The President's contention that Judge Shadur's order violates the Constitution "turns the concept of separation of powers on its head," said said Robert C. Howard, the lawyer representing the Chicago school board in its lawsuit against the government.

He added: "We believe that the doctrine of separation of powers also includes the concept of checks and balances. The government cannot ignore a court order or a consent decree. Under the doctrine of checks and balances, it is the duty of the judiciary to enforce a binding obligation on the executive branch."

In his defense, he cited the U.S. Supreme Court's landmark 1803 decision in Marbury v. Madison. In that case, the Court ruled that the federal government is "a government of laws and not of men" and that it would cease to deserve that appellation "if the laws furnish no remedy for the violation of a vested legal right. It is the province and duty of the judicial department to say what the law is."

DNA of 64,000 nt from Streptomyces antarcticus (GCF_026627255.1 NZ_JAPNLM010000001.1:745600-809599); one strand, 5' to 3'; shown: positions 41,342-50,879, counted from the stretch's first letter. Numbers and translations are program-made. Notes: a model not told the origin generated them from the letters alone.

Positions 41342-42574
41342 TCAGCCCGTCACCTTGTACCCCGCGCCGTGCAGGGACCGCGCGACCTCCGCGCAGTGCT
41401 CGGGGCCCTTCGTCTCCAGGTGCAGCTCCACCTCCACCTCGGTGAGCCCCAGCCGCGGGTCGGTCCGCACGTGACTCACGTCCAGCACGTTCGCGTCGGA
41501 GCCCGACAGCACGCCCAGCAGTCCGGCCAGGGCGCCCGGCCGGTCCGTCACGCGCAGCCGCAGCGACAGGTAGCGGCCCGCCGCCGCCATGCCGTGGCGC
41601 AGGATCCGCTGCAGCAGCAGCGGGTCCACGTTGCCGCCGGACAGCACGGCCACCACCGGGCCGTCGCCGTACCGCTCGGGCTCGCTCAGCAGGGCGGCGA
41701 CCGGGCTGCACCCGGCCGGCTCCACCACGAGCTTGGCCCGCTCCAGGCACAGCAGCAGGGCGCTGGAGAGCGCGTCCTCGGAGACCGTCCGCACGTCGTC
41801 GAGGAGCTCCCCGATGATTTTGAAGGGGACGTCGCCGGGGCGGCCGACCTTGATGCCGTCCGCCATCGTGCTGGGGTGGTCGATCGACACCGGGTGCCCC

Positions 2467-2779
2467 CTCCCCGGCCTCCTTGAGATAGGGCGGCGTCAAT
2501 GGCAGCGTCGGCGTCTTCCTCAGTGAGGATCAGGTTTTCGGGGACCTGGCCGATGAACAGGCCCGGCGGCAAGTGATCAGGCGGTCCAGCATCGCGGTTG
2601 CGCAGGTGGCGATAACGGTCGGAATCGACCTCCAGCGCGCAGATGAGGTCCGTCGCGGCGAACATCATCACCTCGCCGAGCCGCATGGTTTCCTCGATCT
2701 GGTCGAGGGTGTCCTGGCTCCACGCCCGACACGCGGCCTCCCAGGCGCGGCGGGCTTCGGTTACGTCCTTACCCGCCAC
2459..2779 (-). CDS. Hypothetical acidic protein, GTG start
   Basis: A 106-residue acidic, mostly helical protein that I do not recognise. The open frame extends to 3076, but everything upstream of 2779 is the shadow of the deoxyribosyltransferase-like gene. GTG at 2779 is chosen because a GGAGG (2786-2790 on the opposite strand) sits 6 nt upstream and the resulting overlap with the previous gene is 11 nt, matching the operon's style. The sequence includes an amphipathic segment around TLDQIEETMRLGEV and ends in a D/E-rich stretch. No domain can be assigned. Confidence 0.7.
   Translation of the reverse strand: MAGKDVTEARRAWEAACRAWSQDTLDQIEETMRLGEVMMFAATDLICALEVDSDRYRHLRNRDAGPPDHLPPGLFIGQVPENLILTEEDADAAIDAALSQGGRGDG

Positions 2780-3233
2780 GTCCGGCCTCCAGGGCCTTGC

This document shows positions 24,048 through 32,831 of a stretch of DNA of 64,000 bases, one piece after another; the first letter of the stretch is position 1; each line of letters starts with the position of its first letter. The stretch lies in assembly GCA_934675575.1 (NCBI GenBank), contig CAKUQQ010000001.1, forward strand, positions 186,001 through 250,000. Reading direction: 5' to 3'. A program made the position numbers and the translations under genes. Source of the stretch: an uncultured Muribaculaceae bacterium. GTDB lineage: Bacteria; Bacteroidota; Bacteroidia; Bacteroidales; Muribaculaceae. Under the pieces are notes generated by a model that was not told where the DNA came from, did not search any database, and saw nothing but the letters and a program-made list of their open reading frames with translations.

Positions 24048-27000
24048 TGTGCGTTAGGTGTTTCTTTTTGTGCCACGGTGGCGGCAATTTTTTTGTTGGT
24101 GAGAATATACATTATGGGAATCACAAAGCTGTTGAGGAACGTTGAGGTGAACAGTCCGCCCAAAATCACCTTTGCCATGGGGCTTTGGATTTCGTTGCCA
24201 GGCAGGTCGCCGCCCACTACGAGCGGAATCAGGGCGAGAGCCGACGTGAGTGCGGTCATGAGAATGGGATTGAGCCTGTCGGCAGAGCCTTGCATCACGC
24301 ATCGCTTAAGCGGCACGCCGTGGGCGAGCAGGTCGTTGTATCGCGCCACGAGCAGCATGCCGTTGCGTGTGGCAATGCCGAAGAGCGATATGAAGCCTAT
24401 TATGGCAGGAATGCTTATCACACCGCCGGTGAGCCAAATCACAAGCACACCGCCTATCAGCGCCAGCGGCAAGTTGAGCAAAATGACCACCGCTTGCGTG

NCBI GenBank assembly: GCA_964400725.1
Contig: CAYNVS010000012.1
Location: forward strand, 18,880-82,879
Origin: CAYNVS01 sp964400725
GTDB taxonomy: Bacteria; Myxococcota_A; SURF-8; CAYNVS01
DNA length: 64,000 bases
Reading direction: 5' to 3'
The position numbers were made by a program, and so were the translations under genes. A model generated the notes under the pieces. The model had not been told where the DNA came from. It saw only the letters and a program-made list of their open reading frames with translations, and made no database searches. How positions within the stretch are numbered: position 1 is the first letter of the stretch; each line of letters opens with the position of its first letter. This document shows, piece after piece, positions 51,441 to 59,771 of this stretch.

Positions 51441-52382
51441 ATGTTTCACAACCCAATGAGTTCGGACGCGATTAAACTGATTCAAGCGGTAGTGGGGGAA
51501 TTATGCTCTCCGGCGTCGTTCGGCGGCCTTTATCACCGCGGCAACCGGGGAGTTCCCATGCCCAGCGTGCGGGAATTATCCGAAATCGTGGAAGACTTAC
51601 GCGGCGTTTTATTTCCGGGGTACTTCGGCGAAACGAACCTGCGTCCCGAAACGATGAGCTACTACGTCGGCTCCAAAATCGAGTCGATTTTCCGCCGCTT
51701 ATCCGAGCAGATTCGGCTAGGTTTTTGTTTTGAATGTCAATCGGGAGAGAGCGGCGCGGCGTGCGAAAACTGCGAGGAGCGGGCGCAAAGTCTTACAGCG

Mr. Howard added that "the President frustrated the intent of Congress not only to provide desegregation assistance to Chicago, but also its intent to cause the release of $20 million in aid" to the programs that have been affected by the federal funding freeze.

He said that on Aug. 4 the board filed papers with Judge Shadur and the U.S. Court of Appeals for the Seventh Circuit "suggesting" that if President Reagan signed the $20-million appropriations bill, it might be appropriate for the courts to release $20 million from the amount that was frozen on June 30.